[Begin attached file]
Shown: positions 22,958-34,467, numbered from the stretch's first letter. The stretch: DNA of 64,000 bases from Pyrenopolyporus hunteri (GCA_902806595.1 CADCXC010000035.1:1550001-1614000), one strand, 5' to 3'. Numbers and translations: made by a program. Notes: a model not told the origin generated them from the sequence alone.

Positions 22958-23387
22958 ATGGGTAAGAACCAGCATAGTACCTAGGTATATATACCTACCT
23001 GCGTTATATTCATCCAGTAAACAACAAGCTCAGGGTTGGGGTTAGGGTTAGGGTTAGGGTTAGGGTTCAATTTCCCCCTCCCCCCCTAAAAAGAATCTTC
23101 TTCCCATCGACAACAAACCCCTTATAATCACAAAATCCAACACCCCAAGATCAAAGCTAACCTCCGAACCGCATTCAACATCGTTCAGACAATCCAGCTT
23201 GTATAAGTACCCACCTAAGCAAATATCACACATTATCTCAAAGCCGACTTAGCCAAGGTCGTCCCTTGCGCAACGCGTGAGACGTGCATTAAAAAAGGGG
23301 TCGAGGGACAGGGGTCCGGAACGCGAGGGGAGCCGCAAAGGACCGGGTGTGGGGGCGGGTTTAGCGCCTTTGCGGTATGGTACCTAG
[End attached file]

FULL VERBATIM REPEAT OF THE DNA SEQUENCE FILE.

Shown: positions 22,958-34,467, numbered from the stretch's first letter. The stretch: DNA of 64,000 bases from Pyrenopolyporus hunteri (GCA_902806595.1 CADCXC010000035.1:1550001-1614000), one strand, 5' to 3'. Numbers and translations: made by a program. Notes: a model not told the origin generated them from the sequence alone.

Positions 22958-23387
22958 ATGGGTAAGAACCAGCATAGTACCTAGGTATATATACCTACCT
23001 GCGTTATATTCATCCAGTAAACAACAAGCTCAGGGTTGGGGTTAGGGTTAGGGTTAGGGTTAGGGTTCAATTTCCCCCTCCCCCCCTAAAAAGAATCTTC
23101 TTCCCATCGACAACAAACCCCTTATAATCACAAAATCCAACACCCCAAGATCAAAGCTAACCTCCGAACCGCATTCAACATCGTTCAGACAATCCAGCTT
23201 GTATAAGTACCCACCTAAGCAAATATCACACATTATCTCAAAGCCGACTTAGCCAAGGTCGTCCCTTGCGCAACGCGTGAGACGTGCATTAAAAAAGGGG
23301 TCGAGGGACAGGGGTCCGGAACGCGAGGGGAGCCGCAAAGGACCGGGTGTGGGGGCGGGTTTAGCGCCTTTGCGGTATGGTACCTAG